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“Clapton” is all you have to say

If an entertainer can stumble upon one hit song, which can be licensed to commercials or performed at county fairs until kingdom come… well, that’s an incredibly lucky entertainer. By this standard, Eric Clapton – who occupies a privileged place as one of the elite members of his musical generation, still packin’ ‘em in decades after his first successes – is one of the luckiest entertainers alive.

But luck has nothing to do with it, according to Mike Daley, who will be paying tribute to “Slowhand” at the Maryhill Commercial Tavern on Sunday.

“Like Neil Young, he’s someone that hasn’t rested on his laurels,” said Daley. “He’s always pushing ahead, trying to find new things, and he follows his own interests and tastes.”

He continued, “A lot of artists are just unto themselves; he lurks outside, and I think that has kept his music fresh. … I think Clapton is one of the biggest music fans – that is, he keeps his ears open. He’s interested in what other people are doing, and he’s interested in going back to the past and mining that for inspiration.”

Songs like ‘Layla,’ ‘Lay Down Sally’ and ‘Cocaine’ are, of course, inescapable to anyone with a radio, but it was listening to Clapton’s early work on electric guitar for the band Cream that really alerted Daley to Clapton’s talent as he was growing up.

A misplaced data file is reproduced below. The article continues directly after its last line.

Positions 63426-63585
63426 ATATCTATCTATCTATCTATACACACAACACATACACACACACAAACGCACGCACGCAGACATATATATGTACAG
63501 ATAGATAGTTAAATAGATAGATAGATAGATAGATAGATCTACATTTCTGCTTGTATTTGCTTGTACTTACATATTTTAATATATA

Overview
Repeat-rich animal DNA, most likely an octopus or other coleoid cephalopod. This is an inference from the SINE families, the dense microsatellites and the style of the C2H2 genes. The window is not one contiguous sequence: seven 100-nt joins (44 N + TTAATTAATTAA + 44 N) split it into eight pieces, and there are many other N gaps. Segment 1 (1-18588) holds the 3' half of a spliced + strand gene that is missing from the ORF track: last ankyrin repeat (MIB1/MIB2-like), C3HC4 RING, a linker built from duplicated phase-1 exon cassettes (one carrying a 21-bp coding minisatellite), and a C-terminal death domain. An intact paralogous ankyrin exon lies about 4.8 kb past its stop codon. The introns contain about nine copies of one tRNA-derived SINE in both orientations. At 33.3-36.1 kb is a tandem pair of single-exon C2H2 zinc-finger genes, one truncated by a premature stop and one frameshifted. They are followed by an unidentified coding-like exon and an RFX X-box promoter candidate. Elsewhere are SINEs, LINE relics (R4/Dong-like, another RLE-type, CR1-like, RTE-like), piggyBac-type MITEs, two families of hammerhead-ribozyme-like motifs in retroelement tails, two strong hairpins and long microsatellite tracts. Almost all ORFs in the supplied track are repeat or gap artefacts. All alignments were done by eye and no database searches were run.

“When I was learning to play the guitar, there were so many people who had been influenced by him, at first it was not obvious how great he was because he had been so imitated….” A quick search reveals that guitarists as varied as Lenny Kravitz, Alex Lifeson, Brad Paisley, Eddie Van Halen, and Ted Nugent are all professed Clapton devotees.

“It was just so creative, what he did. He had so many ideas, and he could build a solo that would go on for two or three minutes, but always really went somewhere. He always had a great sense of telling a story with his guitar.”

All of which makes performing his hits a tougher-than-normal challenge, “To play at that level is the hardest thing, because it often involves intangibles,” Daley explained.

InPost_Eric_Clapton-(creative-commons---public-domain-photo-2“The way that he’ll hit a note – hold it, stretch it, transform it – that’s a very individual thing that he developed over many years. I try to approximate that, but it’s very difficult to nail it exactly. But we find that people are happy with the extent to which we reproduce the sound of his music.”

Daley’s point-of-entry was Clapton’s virtuosity at the guitar, but as he notes, Clapton is “somebody whose career has gone beyond just playing the guitar.”

“He started out mostly as a hotshot guitar player, but then he became a singer-songwriter and everything else. He had the chance when he went solo to really stretch out and be an artist, and he continues to do that today.”

With a career that also spans the Yardbirds, a stint with the legendary John Mayall and Derek and the Dominos, Clapton has compiled an extensive catalogue.

Does Daley have a favourite era of Clapton?

“I like a lot of his recent stuff where he’s gone back to old blues and jazz,” Daley said. I have to say, I really like that these days. “But as far as blazing inspiration, I think the Cream stuff is my favourite.”

Whatever your preference, songs from all eras – including some deep-cuts for devotees – will be performed at Mike Daley’s “Eric Clapton: Living the Blues,” which takes place at the Commercial Tavern (1303 Maryhill Rd.) on July 7 at 3 p.m. Tickets are $15, and can be ordered by calling 519-648-3644.

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